As good information practitioners, we all know to put “alt” tags on our images and make our text legible for users with disabilities. But one aspect of accessibility often overlooked by the producers of web content is the structure of individual webpages. We’re more concerned with the alignment of a paragraph under a title than we are the association of that paragraph to the title. We create long blocks of text separated into flat paragraphs, without marking where one section ends and another begins. If we do use header tags to mark pages and sections, we think of them as style elements: they make certain text bigger and more visible. But header tags are not merely decorative: they are an essential element that denote the organization and meaning of the content on your webpages to screen readers.
If you use font styles or sizes to mark your section headers, this is what the page looks like to a sighted user:
Text text text text text.
Text text text text text.
It seems nice and hierarchical, with a clearly defined structure, doesn’t it? But this is how a screen reader processes it:
Page Title. Section 1. Text text text text text. Section 2. Text text text text text.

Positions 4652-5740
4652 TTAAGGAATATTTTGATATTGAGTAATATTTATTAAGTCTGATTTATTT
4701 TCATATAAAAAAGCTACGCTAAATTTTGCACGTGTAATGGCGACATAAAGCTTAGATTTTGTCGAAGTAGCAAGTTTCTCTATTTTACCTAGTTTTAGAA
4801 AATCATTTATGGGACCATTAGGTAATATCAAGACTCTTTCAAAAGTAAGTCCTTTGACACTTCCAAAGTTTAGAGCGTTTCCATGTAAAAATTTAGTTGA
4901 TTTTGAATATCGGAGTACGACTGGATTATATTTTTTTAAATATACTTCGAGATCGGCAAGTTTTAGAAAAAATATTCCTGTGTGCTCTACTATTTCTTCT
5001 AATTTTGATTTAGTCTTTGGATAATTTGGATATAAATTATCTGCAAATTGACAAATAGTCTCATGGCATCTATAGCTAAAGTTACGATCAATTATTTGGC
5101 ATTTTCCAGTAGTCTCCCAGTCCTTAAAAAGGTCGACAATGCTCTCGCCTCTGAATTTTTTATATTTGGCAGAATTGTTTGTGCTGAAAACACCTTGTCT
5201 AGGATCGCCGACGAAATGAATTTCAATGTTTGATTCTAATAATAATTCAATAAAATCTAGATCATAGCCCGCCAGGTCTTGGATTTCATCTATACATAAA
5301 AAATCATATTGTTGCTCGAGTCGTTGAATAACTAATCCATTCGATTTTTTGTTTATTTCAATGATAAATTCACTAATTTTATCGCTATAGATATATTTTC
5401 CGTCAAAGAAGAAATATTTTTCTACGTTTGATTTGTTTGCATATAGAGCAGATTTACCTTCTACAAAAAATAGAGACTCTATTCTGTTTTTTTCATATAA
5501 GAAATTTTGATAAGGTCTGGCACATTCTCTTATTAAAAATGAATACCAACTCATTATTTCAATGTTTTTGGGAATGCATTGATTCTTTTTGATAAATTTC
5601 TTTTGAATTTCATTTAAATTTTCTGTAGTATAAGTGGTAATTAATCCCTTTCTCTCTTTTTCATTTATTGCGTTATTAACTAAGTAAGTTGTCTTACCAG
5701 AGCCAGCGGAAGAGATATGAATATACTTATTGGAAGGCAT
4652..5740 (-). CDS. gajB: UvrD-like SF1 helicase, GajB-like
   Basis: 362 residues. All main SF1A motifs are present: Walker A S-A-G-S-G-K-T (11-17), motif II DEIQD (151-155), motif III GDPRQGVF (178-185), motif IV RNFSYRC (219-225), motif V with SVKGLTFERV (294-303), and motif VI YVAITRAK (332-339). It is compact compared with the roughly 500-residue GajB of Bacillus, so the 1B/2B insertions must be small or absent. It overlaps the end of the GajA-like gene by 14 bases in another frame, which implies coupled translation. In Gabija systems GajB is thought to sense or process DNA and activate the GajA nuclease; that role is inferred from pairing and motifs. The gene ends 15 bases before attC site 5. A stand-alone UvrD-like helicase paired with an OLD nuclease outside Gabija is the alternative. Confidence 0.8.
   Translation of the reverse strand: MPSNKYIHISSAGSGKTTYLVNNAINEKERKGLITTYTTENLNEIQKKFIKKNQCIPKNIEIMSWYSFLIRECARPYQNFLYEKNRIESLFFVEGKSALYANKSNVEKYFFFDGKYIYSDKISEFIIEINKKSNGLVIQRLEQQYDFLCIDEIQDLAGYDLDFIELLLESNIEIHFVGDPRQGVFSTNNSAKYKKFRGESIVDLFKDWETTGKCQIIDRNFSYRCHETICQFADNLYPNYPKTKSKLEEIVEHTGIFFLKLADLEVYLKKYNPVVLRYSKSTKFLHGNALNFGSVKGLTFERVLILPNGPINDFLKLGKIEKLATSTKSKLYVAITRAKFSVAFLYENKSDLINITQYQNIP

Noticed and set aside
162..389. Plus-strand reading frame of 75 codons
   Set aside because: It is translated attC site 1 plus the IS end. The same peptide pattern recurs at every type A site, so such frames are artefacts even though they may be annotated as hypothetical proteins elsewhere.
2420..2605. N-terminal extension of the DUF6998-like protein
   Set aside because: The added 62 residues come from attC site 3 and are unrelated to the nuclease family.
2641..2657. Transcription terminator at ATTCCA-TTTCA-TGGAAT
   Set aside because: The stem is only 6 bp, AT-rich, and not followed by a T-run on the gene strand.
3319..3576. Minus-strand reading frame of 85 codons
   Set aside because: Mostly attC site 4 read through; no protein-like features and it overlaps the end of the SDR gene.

In order to find “Section 2,” the user has to wade through the rest of the page. Since all of the text has equal weight, they can’t use the handy features of their screen reader software to scan the page quickly for a sense of its structure and contents. However, if you mark up “Page Title” as header 1, “Section 1” as header 2, and “Section 2” as another header 2, users with screen readers could read the page the same way a sighted user would.
Beyond accessibility, proper structuring of webpages takes us one step closer to the semantic web we all love to talk about. <strong> means “strong.” <em> means “emphasis.” Neither of them mean “I start a new section.” This is what headers are for!
With this in mind, make sure your headers follow the proper order when you apply them to your webpages. Another issue that arises from thinking about headers as styling elements is that people are sometimes tempted to skip over <h1> and use <h2> or <h3> because they’re smaller and fit what the designers want it to look like on screen. This makes as much sense as putting a title in the “subtitle” field of a book record because it looks prettier that way in the online catalog! If you put an <h2> tag in your webpage, you must have an <h1> before it. Then you can use CSS or the “style” attribute to modify the font size and looks, e.g. <h1 style=”font-size:120%”>.
Note: In the IU Libraries Content Manager, the title you enter for your webpage (the “page name”) will always be in <h1>. Each webpage should have only one <h1>, so begin your page content headers with <h2> and go down the line.
For more information on structuring webpages with headers, see the W3C’s HTML Techniques for Web Content Accessibility Guidelines. The Accessibility and Usability Guide for Penn State also offers practical advice and examples, with nods to other common pitfalls in structuring HTML documents.